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SNAP Includes an Extensive Payment Accuracy System

Performance Measures Should Also Emphasize Access and Customer Service

By the end of June, the Agriculture Department (USDA) will release overpayment and underpayment error rates for Supplemental Nutrition Assistance Program (SNAP) benefits for fiscal year 2022 derived from the program’s extensive quality control process. These will be the first national and state-level SNAP error rates published since before the COVID-19 pandemic. The error rates may be higher than pre-pandemic because in 2022 states were still being affected by some of the ongoing challenges of the pandemic. These rates should be interpreted through the lens of what states accomplished during the pandemic and the key role SNAP played in preventing what could have been a surge in food insecurity.

Beginning in spring 2020, Congress and USDA provided for temporary measures in SNAP that increased benefits and gave states flexibility to prioritize processing new applications and keeping current participants connected to SNAP. Hunger was poised to soar at the outset of the pandemic — food insecurity rose more than 30 percent in the Great Recession — but program changes helped SNAP respond quickly to support individuals and families during periods of unemployment, earnings loss, and uncertainty. Largely thanks to these and other relief efforts, food insecurity held steady in 2020 and 2021 and, for households with children, reached a two-decade low.[1]

SNAP’s relief measures, including both benefit increases and added state administrative flexibilities, were largely still in effect in fiscal year 2022. These measures helped households grapple with the continued effects of the pandemic, including food price inflation, and assisted state agencies in managing ongoing workload challenges. Both have now ended or will end imminently.

In 2019, before the pandemic, the SNAP overpayment rate (the percentage of benefit dollars issued to ineligible households or to eligible households above what program rules direct) was 6.18 percent, and the underpayment error rate (the percent by which eligible, participating households received smaller benefits than program rules direct) was 1.18 percent.[2] Congress and USDA suspended the error rate reporting process for fiscal years 2020 and 2021 in response to the conditions during the pandemic, though most states continued to conduct reviews for internal monitoring purposes.

SNAP’s pandemic-related flexibilities were intended to help states process new applications and keep people connected to SNAP during a temporary time of severe economic challenges. They were successful at meeting that goal; SNAP participation rates rose and food insecurity held steady. In fact, one measure of SNAP access reached its highest-ever level in 2021. These flexibilities may, however, also have contributed somewhat to higher over- and underpayment error rates in some states because less frequent state contact with SNAP applicants and recipients can make it more difficult for state staff to determine benefits accurately.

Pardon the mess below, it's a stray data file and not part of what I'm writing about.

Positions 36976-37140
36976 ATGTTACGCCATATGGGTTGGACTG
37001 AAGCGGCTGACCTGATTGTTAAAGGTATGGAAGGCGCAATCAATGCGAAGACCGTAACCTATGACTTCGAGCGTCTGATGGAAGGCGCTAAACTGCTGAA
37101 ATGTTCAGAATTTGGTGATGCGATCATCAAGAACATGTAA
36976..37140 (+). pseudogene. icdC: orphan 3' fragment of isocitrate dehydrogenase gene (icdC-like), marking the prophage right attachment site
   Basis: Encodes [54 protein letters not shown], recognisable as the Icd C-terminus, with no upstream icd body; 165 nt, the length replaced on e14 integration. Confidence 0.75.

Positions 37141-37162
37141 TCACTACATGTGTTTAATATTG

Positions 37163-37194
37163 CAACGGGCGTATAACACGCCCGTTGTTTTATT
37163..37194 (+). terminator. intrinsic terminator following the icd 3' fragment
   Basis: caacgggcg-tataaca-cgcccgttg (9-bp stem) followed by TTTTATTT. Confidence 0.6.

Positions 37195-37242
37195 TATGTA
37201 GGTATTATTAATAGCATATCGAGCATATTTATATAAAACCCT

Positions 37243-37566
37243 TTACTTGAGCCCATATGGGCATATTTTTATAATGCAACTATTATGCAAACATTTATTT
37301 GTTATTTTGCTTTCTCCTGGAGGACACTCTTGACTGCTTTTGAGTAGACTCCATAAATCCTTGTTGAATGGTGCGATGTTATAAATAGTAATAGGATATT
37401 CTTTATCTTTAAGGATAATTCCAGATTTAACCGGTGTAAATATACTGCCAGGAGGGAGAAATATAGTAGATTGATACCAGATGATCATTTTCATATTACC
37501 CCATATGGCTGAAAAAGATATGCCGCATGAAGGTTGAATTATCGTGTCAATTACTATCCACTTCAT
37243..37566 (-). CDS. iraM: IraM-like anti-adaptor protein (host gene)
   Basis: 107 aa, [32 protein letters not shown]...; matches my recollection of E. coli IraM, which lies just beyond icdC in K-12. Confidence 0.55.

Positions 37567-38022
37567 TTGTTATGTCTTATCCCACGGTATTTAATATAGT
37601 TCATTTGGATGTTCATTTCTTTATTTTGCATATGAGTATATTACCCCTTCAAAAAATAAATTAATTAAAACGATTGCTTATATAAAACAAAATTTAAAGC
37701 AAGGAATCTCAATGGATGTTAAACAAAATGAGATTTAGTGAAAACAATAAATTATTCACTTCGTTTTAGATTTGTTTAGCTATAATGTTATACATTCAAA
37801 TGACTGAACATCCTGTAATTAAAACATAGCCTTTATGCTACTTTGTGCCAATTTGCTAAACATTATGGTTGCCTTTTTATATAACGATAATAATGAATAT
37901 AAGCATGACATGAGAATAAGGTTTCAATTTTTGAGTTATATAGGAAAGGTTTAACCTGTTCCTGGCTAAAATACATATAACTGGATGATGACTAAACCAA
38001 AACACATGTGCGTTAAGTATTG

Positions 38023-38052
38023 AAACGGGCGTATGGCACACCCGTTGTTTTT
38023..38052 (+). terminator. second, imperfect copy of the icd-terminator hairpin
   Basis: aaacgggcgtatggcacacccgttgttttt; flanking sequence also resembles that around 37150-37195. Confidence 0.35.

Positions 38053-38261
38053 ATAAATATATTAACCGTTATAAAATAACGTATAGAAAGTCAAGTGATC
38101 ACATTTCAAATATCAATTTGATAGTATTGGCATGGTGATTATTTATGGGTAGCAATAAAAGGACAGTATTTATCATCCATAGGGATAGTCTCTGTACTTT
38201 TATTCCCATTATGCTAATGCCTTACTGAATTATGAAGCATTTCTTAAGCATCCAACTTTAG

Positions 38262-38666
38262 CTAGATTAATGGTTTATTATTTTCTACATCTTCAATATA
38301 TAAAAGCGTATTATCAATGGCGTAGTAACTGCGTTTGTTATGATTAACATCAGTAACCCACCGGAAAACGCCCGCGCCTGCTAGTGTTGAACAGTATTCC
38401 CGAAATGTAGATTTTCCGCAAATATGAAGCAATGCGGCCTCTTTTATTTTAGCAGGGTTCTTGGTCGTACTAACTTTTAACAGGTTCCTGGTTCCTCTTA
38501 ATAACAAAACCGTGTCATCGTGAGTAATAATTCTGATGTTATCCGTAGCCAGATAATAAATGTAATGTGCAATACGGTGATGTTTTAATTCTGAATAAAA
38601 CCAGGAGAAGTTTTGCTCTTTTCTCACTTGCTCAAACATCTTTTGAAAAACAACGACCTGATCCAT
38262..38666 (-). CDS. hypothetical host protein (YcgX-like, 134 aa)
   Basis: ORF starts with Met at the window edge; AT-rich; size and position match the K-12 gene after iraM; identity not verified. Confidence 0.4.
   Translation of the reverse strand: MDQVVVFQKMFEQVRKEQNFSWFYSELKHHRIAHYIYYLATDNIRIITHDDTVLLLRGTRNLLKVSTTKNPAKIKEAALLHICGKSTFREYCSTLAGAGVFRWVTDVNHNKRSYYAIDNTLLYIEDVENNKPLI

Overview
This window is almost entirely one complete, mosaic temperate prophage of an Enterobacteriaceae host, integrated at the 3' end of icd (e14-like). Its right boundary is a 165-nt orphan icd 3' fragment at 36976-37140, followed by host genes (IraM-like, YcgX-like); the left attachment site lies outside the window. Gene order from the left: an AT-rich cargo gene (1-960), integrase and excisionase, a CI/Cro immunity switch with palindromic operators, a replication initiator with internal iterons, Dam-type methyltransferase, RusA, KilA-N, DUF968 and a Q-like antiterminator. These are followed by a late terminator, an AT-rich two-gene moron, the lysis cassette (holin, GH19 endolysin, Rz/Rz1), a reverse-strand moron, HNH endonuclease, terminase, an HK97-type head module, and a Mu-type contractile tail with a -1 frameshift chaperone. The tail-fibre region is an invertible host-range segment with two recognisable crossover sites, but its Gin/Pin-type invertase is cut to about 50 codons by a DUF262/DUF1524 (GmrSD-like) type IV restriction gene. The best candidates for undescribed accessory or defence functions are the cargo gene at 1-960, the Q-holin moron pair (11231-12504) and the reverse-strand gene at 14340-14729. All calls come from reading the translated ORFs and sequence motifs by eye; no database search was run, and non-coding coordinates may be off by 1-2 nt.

SNAP’s error rates compare favorably to many other government activities. For example, the tax gap ― or the difference between taxes owed and taxes paid ― averaged 15 percent in tax years 2014-2016 (the most recently studied years), according to Internal Revenue Service estimates. For some categories of income, the share that is misreported is particularly high: 57 percent of non-farm proprietor income, a subset of business income reported on individual returns (the largest source of the tax gap), was misreported in 2014-2016.[3]

Payment accuracy is an important measure of SNAP’s performance; the error rate is the primary performance measure for accountability at local SNAP offices and plays a major role in driving state and federal program officials’ decisions. States and USDA rightfully devote considerable attention to achieving low error rates. But an overemphasis on payment accuracy, to the exclusion of measuring SNAP’s core goals, risks leaving policymakers and the public with inadequate information about how well the program is working for households.

For example, is it reaching a large share of eligible households? How difficult is it for people to access the program through state offices, online, or through call centers? Is the program accessible to people in rural or remote areas, to people with disabilities, or people who lack a fixed permanent address? These kinds of performance metrics are also important. A program should not be considered successful if it has high payment accuracy but low take-up, or if challenges in accessing it impose a significant tax on participants in terms of time and resources.

The upcoming farm bill, in which Congress will reauthorize SNAP and other programs under the Agriculture Committee’s jurisdiction, is an opportunity for improvements to SNAP performance metrics that would better balance payment accuracy with customer service and ensuring timely access. It is critical that SNAP’s success also be measured for the way it centers participants’ experience and makes benefits accessible to people in all areas of the country.